by Lloyd Johnson

    July 8, 2016

  25. There are two sides to every coin. Once again, the PCUSA leadership demonstrates its ability to see only "heads" without recognizing "tails." Can a people of God provide a prophetic voice without a clear vision of the problem? The world wonders and waits.

    by John McMillan

    July 8, 2016

  26. I appreciate J. Herbert's leadership in calling the church to faithful engagement of this issue. Perhaps one alternative to rhetoric that paints all 17,000+ law enforcement agencies with a broad brush would be to identify some communities that are already making substantial revisions in their use of force policies and to affirm their good work. We need to follow these examples of progress and hold accountable those agencies that are neglecting this critical work. Here in Greenville, SC, I have met with the relatively new Chief of Police, who instituted a review of all policies upon his arrival. The next step for us is to get involved with the local commission on law enforcement. Local, contextual involvement on racial injustice is the calling of all congregations and presbyteries.

    by Rev. Mike Hoyt

    July 8, 2016

  27. Thank you. Thank you. Thank you.

    by Emily

    July 8, 2016

  28. Thank you...

    by Raymond Bagnuolo

    July 8, 2016

  29. Will Dr. Nelson now also go to Dallas to show support for law enforcement in that community?? George miler Commissioner to 2016 General Assembly

    by George miller

    July 8, 2016

  30. Can a police officer be trained not to overreact in a situation perceived to be hostile? There are dozens of options available before the use of deadly force.

    by Rev. Rod Frohman

    July 8, 2016

  31. Thank you for the immediate response and the call to act. The events in Dallas last night further highlight the need for prayer coupled with action. May God continue to bless us all.

    by Noel Ellison

    July 8, 2016

  32. This is evidence of your continued strong leadership. Congrats on taking a stand, calling for real action and for setting the example.

    by steve jarrett

    July 8, 2016

  33. Racism and violence are insidious evils, entrenched to the point that many see them everywhere and others fail to see them at all. I applaud your leadership in standing in solidarity and raising the public voice of the church. Do not be quick to add fuel to flames however. To call these or any actions unjustified before knowing all the facts is unwise and perpetuates the system--the videos have horrific actions on tem but not the sum total of them all. We must speak for justice and unity, not simply villifying some to show the oppression of others. Let us stand hand in hand and protst the wider issues, but let us not lump every action into this lest we diminish our calls and stand to entrench the system. We are all sinners. Jesus Christ is the savior. Be bold and continue to speak, but speak truth and love, resolve and prophetic plumb lines.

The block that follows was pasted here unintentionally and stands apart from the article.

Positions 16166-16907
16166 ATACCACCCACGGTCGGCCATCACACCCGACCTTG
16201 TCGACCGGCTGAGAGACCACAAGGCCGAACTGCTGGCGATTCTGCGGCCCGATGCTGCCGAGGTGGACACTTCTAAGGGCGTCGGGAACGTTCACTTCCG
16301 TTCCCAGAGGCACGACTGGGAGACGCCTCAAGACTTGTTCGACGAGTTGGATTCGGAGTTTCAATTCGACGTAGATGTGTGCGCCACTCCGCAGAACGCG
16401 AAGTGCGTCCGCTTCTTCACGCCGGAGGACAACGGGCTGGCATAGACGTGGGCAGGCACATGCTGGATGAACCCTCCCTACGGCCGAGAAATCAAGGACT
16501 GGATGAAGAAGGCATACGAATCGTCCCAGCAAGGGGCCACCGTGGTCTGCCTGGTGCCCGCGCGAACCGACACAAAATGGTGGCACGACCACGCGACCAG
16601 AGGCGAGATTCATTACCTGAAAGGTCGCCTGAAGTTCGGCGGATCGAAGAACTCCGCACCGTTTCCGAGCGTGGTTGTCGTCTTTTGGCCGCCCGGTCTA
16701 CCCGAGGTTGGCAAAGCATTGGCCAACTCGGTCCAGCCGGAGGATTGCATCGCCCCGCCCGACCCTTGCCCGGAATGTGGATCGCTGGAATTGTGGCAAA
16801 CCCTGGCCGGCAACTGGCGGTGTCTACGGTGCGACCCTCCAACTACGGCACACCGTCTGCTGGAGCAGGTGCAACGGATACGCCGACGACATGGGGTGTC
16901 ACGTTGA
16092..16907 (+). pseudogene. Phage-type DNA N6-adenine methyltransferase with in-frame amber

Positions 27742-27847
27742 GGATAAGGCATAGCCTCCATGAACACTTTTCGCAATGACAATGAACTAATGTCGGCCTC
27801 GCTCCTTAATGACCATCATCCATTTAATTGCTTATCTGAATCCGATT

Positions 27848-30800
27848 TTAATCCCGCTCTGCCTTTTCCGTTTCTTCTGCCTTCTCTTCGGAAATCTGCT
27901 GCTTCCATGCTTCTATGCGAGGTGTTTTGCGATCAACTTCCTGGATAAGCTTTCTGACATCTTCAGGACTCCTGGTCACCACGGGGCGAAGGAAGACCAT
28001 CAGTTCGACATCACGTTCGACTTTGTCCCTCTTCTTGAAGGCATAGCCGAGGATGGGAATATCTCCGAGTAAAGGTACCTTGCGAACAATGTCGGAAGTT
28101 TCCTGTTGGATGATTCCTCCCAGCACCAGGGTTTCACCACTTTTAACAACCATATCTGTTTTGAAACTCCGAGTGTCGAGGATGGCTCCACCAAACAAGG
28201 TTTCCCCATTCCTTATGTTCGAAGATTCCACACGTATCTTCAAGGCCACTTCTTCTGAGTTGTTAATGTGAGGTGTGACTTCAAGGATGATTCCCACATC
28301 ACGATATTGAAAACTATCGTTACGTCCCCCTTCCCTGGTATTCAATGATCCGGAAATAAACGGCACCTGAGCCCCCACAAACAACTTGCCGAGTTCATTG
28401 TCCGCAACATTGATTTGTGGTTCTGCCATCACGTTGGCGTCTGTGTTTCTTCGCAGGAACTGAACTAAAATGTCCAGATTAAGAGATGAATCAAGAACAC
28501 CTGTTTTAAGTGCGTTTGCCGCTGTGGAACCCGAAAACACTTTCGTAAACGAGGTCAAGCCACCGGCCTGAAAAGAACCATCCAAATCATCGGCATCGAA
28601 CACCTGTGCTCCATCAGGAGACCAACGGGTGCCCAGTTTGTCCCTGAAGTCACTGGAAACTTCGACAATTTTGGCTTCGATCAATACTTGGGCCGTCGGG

by Rev. Tim Harmon

    July 8, 2016

  34. Thank you for your quick response . Thank you for your leadership. I'm proud to be Presbyterian!

    by Shelia B. Petty

    July 8, 2016

  35. Thank you for this strong, clear call to act now--meaningfully. I am personally grateful that you will represent us in Baton Rouge, and pray I will have the courage and the wisdom to act in my own community of Baltimore.

    by Madeleine Mysko

    July 8, 2016

  36. We be blessed to host you in the Presbytery of the Twin Cities Area as soon as you're possibly able to make it.

    by Rev. Zach Wilson

    July 8, 2016

  37. Right on.

    by Rev. Zach Wilson

    July 8, 2016

  38. As a white parent of an adult bi-racial adoptee I fear for the safety of my son and his daughter every time they are in public...it appears that the racial fires are being reignited...all of us need to get to know those whom we may not understand becaupse they are far more like us than different from us...we are all part of the human race...pull together not apart, please...💚💜❤️💙💛